• Connectivity models can be combined with least-cost or circuit theory economic models to help conservators make decisions about investment in land acquisition. From figure 5 of the report. Credit: Ecological Society of America.
  • Mule deer approach an overpass at 10 Mile Summit on U.S. Highway 93 in Nevada. Fences line the highway to discourage deer from attempting to cross through traffic. Credit: Nova Simpson, the University of Nevada, Reno.

Author contacts

Deborah Rudnick

  • Integral Consulting Inc., Seattle, WA.
  • drudnick@integral-corp.com
  • (206) 957-0345

Sadie Ryan

  • State University of New York Environmental and Forestry Biology, Syracuse, NY.
  • sjryan@esf.edu
  • (315) 470-6757

Outside contact on landscape connectivity

Nick Haddad

  • North Carolina State University, Raleigh, NC.
  • (919) 515-4588
  • Nick_haddad@ncsu.edu

 

Supplementary links– selected connectivity projects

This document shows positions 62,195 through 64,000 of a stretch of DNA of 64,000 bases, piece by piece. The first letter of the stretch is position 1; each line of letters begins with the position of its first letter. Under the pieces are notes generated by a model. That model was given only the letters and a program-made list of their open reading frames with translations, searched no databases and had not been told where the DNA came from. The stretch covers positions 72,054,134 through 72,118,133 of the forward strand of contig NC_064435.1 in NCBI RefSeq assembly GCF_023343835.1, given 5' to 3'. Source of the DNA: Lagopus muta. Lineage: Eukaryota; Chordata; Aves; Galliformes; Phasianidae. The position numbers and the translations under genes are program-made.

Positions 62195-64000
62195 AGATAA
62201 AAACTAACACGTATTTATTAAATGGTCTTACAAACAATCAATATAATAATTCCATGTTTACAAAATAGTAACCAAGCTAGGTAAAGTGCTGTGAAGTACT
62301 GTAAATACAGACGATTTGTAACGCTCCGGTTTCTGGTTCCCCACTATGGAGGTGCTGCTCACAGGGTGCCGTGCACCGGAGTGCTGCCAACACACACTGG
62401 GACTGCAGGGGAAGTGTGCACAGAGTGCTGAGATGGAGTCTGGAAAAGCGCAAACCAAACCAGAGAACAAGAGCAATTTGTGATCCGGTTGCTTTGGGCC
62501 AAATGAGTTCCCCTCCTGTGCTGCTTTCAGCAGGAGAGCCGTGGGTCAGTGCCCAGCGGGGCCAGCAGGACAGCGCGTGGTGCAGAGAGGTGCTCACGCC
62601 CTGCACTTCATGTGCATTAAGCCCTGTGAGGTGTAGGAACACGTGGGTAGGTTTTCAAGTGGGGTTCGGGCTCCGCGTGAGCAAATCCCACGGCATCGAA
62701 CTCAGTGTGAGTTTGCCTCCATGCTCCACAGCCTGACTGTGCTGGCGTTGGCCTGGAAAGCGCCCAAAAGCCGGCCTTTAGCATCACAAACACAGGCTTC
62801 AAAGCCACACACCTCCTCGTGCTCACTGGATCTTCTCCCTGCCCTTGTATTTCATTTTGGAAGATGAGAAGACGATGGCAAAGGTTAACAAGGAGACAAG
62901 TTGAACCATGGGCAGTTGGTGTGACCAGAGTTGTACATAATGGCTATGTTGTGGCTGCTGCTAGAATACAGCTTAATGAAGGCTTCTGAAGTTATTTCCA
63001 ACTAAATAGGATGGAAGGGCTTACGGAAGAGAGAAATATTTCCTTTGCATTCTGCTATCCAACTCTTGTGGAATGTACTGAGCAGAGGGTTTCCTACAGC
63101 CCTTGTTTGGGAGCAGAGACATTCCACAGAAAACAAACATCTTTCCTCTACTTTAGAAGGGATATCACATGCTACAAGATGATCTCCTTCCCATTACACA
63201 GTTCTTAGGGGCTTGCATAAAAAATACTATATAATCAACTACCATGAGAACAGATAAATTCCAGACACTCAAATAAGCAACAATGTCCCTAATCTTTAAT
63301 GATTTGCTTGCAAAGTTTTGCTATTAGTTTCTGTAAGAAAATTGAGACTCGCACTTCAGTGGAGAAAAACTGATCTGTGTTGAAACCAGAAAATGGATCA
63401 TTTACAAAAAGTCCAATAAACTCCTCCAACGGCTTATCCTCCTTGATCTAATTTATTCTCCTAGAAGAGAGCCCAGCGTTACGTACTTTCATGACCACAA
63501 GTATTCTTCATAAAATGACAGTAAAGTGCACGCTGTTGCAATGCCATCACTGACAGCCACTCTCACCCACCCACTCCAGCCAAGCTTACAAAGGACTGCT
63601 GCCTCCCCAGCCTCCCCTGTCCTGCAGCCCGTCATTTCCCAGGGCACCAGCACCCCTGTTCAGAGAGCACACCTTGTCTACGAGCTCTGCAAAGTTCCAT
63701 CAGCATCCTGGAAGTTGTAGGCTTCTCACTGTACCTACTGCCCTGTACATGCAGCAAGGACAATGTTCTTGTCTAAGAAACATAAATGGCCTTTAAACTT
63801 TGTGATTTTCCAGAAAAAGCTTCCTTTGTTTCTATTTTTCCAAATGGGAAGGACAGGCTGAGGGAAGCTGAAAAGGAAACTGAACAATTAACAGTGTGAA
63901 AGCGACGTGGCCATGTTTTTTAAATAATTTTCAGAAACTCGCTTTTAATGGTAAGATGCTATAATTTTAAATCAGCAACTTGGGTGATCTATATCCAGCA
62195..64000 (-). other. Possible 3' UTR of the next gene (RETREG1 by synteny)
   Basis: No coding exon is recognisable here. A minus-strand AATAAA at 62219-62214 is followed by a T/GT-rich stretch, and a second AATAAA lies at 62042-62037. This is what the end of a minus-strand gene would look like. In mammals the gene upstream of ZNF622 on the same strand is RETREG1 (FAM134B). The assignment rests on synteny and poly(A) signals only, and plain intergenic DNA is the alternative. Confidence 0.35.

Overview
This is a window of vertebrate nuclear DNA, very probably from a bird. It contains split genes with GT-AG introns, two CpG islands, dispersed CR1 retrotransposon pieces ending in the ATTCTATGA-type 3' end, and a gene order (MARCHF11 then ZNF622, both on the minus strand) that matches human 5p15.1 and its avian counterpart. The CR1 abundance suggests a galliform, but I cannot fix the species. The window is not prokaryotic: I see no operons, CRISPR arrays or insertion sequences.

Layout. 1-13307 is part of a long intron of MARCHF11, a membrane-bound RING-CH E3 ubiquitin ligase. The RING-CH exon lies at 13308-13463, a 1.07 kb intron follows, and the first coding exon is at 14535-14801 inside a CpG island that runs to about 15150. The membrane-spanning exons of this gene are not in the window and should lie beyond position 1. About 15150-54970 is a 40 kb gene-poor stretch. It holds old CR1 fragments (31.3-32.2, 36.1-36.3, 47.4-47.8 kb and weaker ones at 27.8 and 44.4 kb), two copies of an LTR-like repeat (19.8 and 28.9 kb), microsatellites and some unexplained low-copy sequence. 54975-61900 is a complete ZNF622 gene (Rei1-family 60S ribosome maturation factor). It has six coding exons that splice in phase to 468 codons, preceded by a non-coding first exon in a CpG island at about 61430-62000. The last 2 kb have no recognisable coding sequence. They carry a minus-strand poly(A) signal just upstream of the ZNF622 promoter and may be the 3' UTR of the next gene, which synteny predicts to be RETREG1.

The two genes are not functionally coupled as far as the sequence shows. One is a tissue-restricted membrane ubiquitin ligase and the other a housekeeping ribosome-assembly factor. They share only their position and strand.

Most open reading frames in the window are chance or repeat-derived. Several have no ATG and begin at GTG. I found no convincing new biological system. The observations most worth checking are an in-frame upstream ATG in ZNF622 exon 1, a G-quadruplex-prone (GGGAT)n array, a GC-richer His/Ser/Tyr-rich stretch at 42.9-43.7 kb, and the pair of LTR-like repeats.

Journalists and public information officers can gain access to full texts of all ESA publications by contacting the public affairs office. Email Liza Lester, llester@esa.org.

The Ecological Society of America is the world’s largest professional organization of ecologists, representing 10,000 scientists in the United States and around the globe. Since its founding in 1915, ESA has promoted the responsible application of ecological principles to the solution of environmental problems through ESA reports, journals, research, and expert testimony to Congress. ESA publishes five journals and convenes an annual scientific conference. Visit the ESA website at http://www.esa.org or find experts in ecological science at http://www.esa.org/pao/rrt/.

To subscribe to ESA press releases, contact Liza Lester at llester@esa.org.